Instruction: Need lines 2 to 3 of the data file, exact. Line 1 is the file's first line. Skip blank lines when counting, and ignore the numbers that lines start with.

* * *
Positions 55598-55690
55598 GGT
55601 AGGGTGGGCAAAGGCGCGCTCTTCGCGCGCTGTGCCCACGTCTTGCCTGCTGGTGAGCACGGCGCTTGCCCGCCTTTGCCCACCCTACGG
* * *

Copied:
55598 GGT
55601 AGGGTGGGCAAAGGCGCGCTCTTCGCGCGCTGTGCCCACGTCTTGCCTGCTGGTGAGCACGGCGCTTGCCCGCCTTTGCCCACCCTACGG